Countless theories proliferate in response to David Lynch’s films.
A sublime production of Harold Pinter’s Old Times is entering into its last week at the Harold Pinter Theatre. The play – consisting of only three characters, played by Rufus Sewell, Kristin Scott Thomas, and Lia Williams – is difficult to follow. Actually, that is an understatement.
It runs for an hour and a half – without interval – and demands the constant, unremitting attention of the audience. As the narrative veers between the past and present, the relationships between the characters become ever more convolute. The past pushes up through the seam of the present; linear time is abandoned and replaced with chronological muddle. The mysteries of the present are, it would seem, only explicable by the events of the past, and as the characters recall and retell their memories from their youth, the audience trusts that all will become clear, all revealed. That is the usual form a mystery takes. But not so here. The director’s (Ian Rickson) decision to cast the two female leads as both female characters, alternating which role they play according to the night, is surely emphatic of the dynamics of convergence and divergence that characterise the relationships in this play. Critics have heartily recommended that the keen audience member books tickets for two performances to experience this role reversal. It is unlikely, however, that a second viewing will clear up any of the residual ambiguities and unanswered questions hanging over from the first. This play is tenaciously enigmatic.
We have long been captivated by a good mystery. They challenge, they engage, they implore us to solve them. It is flattering to find ourselves in such a privileged position of investigation, to play such an integral role in the development and revelation of the story. As the twentieth century dawned, however, writers felt less obliged to reward the reader with a final solution. Stories remained baffling, description, maddeningly misty.
Joseph Conrad’s novels are unusually obscure for his time. Heart of Darkness – the title of his 1899 novella – has for both its subject and its style the quality of impenetrability. The lucidity and precision preferred by his Victorian contemporaries is fogged by Conrad’s sfumatic, shadowy description. Across the twentieth century, a lot of visual art and literature is notable for its lack of deference to the reader’s desire for clarity and comprehension. With each artistic movement – from Impressionism, through Cubism, to abstraction – form veered ever further away from depicting reality in any fixed or absolute sense. Recognisable, familiar objects were abandoned and replaced, by the likes of Kandinsky and Mondrian, with abstract planes and shapes that depicted nothing other than themselves. ‘Art for art’s sake,’ as some came to think of it. There were similar experiments in literature. Gertrude Stein – a great patron and friend to the Cubists – sought to create an abstract literature that the reader was intended to experience, rather than understand. For most, however, Stein’s non-sense is absurd; it is too far removed from the frame of the familiar to hold any tangible appeal.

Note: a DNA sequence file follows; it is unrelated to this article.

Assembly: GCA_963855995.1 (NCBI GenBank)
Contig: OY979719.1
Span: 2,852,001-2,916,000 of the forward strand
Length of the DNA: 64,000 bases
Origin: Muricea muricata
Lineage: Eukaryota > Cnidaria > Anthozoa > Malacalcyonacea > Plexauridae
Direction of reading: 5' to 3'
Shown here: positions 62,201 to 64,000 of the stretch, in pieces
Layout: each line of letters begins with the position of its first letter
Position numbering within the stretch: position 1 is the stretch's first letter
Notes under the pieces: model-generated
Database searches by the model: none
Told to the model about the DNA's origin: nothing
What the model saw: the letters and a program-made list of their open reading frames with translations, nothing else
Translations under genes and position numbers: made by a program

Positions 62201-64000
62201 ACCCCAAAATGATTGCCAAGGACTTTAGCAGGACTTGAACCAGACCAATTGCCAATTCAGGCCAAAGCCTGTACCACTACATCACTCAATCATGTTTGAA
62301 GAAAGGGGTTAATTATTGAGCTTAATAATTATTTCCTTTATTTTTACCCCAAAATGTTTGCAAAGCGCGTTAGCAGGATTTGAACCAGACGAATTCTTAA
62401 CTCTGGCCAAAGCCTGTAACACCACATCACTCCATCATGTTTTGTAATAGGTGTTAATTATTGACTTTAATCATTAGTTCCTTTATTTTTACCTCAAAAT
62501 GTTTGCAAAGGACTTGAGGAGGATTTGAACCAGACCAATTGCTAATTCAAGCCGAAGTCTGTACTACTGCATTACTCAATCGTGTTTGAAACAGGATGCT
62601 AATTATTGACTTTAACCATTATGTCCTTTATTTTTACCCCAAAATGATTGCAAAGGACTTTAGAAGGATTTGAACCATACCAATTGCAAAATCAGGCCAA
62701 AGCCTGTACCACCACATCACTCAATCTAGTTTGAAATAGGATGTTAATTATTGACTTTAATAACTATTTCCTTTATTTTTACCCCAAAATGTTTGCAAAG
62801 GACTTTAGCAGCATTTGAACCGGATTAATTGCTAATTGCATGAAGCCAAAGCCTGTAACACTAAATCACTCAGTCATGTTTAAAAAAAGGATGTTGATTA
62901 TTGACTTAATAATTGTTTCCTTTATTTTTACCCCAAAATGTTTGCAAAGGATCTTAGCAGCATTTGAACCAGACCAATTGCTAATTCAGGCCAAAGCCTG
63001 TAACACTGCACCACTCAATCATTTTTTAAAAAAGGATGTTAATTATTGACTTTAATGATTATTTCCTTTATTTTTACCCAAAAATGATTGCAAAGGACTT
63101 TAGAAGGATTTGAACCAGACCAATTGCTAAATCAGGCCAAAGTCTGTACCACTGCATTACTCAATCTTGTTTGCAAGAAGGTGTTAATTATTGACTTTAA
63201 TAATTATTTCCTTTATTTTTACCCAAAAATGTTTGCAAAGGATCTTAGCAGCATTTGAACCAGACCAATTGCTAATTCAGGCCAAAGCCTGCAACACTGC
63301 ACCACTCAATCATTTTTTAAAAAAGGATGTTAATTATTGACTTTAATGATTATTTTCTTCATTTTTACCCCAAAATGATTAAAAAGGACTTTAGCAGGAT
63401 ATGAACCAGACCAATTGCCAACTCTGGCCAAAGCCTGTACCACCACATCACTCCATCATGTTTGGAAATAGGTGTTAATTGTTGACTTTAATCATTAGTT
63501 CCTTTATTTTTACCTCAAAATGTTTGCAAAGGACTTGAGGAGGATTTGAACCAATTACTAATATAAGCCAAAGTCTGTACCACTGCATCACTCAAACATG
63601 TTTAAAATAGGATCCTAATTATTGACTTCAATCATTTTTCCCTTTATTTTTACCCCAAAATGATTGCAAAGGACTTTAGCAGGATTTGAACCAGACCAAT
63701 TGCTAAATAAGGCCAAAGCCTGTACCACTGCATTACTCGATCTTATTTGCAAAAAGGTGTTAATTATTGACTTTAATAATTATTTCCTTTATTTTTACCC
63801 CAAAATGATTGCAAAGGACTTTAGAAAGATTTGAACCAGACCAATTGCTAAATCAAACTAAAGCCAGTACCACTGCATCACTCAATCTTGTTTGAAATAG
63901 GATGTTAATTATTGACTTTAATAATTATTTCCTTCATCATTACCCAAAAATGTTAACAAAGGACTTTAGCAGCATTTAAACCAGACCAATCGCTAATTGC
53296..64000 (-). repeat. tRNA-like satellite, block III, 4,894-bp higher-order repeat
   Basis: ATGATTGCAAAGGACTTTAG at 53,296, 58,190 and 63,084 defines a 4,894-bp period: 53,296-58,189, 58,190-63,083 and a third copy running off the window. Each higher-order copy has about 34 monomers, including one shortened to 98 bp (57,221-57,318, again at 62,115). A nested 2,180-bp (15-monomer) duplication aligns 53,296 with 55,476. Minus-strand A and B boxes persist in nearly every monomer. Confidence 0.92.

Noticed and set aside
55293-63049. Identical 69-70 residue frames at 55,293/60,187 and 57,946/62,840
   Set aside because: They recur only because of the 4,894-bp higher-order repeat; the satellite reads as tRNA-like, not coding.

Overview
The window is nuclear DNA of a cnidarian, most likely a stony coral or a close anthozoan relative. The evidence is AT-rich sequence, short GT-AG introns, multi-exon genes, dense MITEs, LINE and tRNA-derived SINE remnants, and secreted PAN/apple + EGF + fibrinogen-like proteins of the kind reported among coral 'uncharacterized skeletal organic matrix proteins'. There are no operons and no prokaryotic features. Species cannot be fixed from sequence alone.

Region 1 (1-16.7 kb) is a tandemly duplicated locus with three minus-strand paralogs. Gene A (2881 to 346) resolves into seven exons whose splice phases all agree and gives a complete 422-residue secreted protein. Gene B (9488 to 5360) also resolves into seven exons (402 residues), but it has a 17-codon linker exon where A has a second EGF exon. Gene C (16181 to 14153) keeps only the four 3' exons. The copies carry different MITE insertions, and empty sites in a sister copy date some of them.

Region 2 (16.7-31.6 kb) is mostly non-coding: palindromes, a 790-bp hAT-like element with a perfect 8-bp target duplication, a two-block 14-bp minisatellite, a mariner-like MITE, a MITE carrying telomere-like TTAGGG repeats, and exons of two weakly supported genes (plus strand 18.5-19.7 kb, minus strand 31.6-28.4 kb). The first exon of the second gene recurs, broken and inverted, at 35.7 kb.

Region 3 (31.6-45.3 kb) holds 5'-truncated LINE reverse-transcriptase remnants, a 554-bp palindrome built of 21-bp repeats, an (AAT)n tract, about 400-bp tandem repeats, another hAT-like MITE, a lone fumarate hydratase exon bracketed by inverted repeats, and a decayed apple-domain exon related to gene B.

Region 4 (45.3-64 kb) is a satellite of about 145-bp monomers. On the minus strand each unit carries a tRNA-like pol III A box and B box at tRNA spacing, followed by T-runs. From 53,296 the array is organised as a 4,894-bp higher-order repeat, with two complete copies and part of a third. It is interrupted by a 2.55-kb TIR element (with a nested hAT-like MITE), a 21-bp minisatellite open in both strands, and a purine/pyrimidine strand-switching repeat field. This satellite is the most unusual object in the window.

A balance can be struck between the clear and the obscure. The likes of Samuel Beckett and David Lynch do this. They certainly baffle, but the precision with which they engineer the enigmatic quality of their work persuades the viewer that, with canny examination, the greater mysteries may be uncovered. Countless theories proliferate in response to Lynch’s films and Beckett’s plays; none, however, can truly claim to be the answer. In fact in Beckett’s case, it seems more likely that the non-sense that abounds in his plays is a comment on the senselessness of existence. Divining an answer, then, would undo the nihilistic sentiment of his drama.
Are we even supposed to try to solve these unsolved mysteries then? Commenting upon the response of critics to Impressionist paintings, Monet described them as ‘poor blind idiots’. They want to see everything clearly, even through the fog!’ Perhaps the pervasive fog, the tenacious mystery, is integral to the aesthetic and the story. Attempting to dispel it with lucid explanation might destroy something of its essence. Like the sphinx, might the work of art perish as soon as its riddles are answered? But this is not to say that one can’t venture an interpretation. Great art inspires great discussion, debate: a forum of subjective responses. When the adventures of Sherlock Holmes were first published, they were serialised. I can imagine that part of the thrill they inspired owed much to the hiatuses between instalments, and the speculation and theorising they must have bred. Perhaps the eternally enigmatic art of the twentieth century is just an extension of this: it is a celebration of the diversity of the individual’s right to respond.